Participates will have the opportunity to receive weekly individualized personal training support from APFRI Health Fitness Instructors, personal classes, and access to other specialists within APFRI to help optimize their progress, according to Williams. APFRI Fitness Team members will review their initial assessment and meet with team members weekly to help plot a course for individual success in health and fitness.

    Questions regarding participation may be directed to Lt. Col. Jamie Cornali, Deputy Director, Executive Health Program at 245-4511 or



National prayer breakfast event slated here for Feb. 4

Jan. 19, 2010 -- Carlisle Barracks will recognize theNational Prayer Breakfast here Thursday, Feb 4 at 6:30 a.m. at the LVCC.

The guest speaker for the event will be Dr. Dick Stenbakken, a premier presenter of first person biblical narratives. Tickets are available for a $10 donation from the following --

  • USAWC seminar group leaders
  • Iris Baker, Root Hall
  • Bert Tussing, Collins Hall
  • Becky Thumma, Dunham Army Health clinic
  • Susan Wise, Upton HallStaff Sgt Tom Buffenbarger
  • Staff Sgt. Thomas Fiedler, Anne Ely Hall
  • Debbie Teague, Memorial Chapel

Call 245-4215 for details.



Thomas Zimmerman, Army War College Public Affairs Office
Rakers receives award for work with wounded warriors

 Jan. 19, 2010 -- Randy Rakers, Army Heritage and Education Center security manager, received a special recognition award from the Carlisle Barracks and Cumberland Valley Chapter of the Association of the United States Army Jan. 19 in the Ridgway Hall conference room for his work with wounded warriors. Neal Delisanti, Veterans Affairs Officer for Cumberland County and Charles Elliot, AUSA chapter president, presented him with the award.  

    "I'm really the lucky one to be able to spend time with them, it's an honor for me," said Rakers.

    Rakers brought wounded Soldiers from the Army Wounded Warrior Program at Walter Reed Army Medical Center to the local area to hunt turkey and deer, attend NASCAR races, barbeques and other events since 2005.

    He said the program involves people from all over the Carlisle Barracks and local community. Rakers coordinated with local organization for donations, such as special veterans' licenses and the required tags, as well as all the equipment the Soldiers would need. The post has helped provide lodging and transportation.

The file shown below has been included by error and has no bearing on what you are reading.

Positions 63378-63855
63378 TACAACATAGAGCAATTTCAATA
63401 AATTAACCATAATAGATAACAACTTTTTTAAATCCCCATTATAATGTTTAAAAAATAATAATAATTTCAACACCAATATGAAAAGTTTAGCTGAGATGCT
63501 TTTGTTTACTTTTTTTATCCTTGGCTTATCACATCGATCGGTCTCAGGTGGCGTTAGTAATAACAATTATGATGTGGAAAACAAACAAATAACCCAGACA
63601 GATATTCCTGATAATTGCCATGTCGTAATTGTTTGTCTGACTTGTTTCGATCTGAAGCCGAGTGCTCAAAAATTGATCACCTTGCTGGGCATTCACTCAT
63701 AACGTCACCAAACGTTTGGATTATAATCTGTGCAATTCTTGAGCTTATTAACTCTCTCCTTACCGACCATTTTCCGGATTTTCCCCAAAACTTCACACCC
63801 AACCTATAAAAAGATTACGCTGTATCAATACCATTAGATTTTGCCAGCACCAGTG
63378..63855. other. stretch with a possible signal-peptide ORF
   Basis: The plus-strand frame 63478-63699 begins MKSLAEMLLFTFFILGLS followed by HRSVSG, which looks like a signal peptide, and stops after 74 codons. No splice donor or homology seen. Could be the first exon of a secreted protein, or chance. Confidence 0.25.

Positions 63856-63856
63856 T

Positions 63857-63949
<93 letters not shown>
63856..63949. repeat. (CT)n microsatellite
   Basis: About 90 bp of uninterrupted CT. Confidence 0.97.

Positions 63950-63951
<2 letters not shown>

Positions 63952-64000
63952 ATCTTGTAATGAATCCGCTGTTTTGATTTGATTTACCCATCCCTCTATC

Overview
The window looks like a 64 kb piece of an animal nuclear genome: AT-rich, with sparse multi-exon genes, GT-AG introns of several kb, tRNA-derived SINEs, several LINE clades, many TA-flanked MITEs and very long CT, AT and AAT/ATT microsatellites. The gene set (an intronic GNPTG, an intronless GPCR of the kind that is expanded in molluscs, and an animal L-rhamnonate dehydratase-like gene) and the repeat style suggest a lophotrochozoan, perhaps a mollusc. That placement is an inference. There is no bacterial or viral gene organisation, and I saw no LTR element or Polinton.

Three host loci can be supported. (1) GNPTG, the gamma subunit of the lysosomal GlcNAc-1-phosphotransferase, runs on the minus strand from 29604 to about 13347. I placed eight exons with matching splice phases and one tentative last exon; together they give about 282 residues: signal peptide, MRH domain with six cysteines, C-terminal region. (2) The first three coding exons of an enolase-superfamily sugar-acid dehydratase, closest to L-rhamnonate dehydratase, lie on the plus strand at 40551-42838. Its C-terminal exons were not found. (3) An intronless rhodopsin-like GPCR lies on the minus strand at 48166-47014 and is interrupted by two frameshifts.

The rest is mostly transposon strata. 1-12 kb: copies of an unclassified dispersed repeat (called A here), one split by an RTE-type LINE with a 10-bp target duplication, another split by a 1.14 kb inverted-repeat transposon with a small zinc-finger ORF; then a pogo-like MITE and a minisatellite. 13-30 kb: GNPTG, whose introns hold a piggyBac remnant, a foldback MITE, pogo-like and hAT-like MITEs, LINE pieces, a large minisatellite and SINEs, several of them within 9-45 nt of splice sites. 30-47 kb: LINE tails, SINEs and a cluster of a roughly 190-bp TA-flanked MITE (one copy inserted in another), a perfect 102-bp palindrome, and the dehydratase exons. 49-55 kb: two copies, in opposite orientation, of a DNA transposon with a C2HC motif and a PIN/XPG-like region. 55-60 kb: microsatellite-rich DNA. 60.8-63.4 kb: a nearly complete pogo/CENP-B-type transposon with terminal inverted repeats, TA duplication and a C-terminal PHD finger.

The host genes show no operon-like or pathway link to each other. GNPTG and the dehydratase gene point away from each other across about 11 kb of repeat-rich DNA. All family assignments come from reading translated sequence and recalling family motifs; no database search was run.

"It really is a team effort and I'm just glad we're able to do this for the Soldiers."

 Army Heritage and Education Center Special Exhibit:  "Carlisle Barracks—Then and Now"

Photos and artifacts from the Medical Field Service School are just one part of the 
"Carlisle Barracks:Then and Now Exhibit," now open at Ridgway Hall. The exhibit
traces the history of Carlisle Barracks from the 18th century to today. 
Photo by
Scott Finger.   

 Did you know that the edge of American civilization in the 18th century was the small village of Carlisle in the colony of Pennsylvania, or that Carlisle is the home of the second oldest Army post in the United States.  You will be able to discover these facts and much more at the U.S. Army Heritage and Education Center Special Exhibit:  "Carlisle Barracks—Then and Now," a photographic retrospective of Carlisle Barracks from the 18th century to today.

  Located in Ridgway Hall, the exhibit is free and open to the public.  Visiting hours are 9 a.m. to 4:45 p.m. Monday through Friday.

  "This is really the first time the AHEC has been able to display some of the many artifacts, images, and documents that established and supported Carlisle Barracks throughout its history," stated Jack Giblin, director of Visitor and Education Services.

  Artifacts of interest include the original 1801 land indenture that deeded the land from the Penn family to the United States and the 1775 bellows from the Revolutionary War blacksmith shop on post.


The exhibit showcases photos showing how the post has changed and grown during its more than 250 years of history.